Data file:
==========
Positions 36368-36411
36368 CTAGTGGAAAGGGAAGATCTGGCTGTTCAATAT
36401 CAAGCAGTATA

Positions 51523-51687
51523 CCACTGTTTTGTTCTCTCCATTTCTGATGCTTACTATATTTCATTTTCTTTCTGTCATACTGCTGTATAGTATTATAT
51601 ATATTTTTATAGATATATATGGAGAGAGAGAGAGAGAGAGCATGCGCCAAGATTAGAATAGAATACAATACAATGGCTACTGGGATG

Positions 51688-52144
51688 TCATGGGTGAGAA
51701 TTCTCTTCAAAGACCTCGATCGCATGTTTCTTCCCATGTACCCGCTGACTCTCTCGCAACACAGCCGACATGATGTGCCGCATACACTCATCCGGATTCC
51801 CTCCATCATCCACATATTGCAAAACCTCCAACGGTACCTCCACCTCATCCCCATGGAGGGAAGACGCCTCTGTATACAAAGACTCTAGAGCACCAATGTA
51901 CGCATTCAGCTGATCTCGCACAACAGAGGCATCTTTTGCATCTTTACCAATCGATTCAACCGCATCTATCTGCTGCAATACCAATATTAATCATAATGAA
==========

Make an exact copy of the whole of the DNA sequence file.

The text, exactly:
Positions 36368-36411
36368 CTAGTGGAAAGGGAAGATCTGGCTGTTCAATAT
36401 CAAGCAGTATA

Positions 51523-51687
51523 CCACTGTTTTGTTCTCTCCATTTCTGATGCTTACTATATTTCATTTTCTTTCTGTCATACTGCTGTATAGTATTATAT
51601 ATATTTTTATAGATATATATGGAGAGAGAGAGAGAGAGAGCATGCGCCAAGATTAGAATAGAATACAATACAATGGCTACTGGGATG

Positions 51688-52144
51688 TCATGGGTGAGAA
51701 TTCTCTTCAAAGACCTCGATCGCATGTTTCTTCCCATGTACCCGCTGACTCTCTCGCAACACAGCCGACATGATGTGCCGCATACACTCATCCGGATTCC
51801 CTCCATCATCCACATATTGCAAAACCTCCAACGGTACCTCCACCTCATCCCCATGGAGGGAAGACGCCTCTGTATACAAAGACTCTAGAGCACCAATGTA
51901 CGCATTCAGCTGATCTCGCACAACAGAGGCATCTTTTGCATCTTTACCAATCGATTCAACCGCATCTATCTGCTGCAATACCAATATTAATCATAATGAA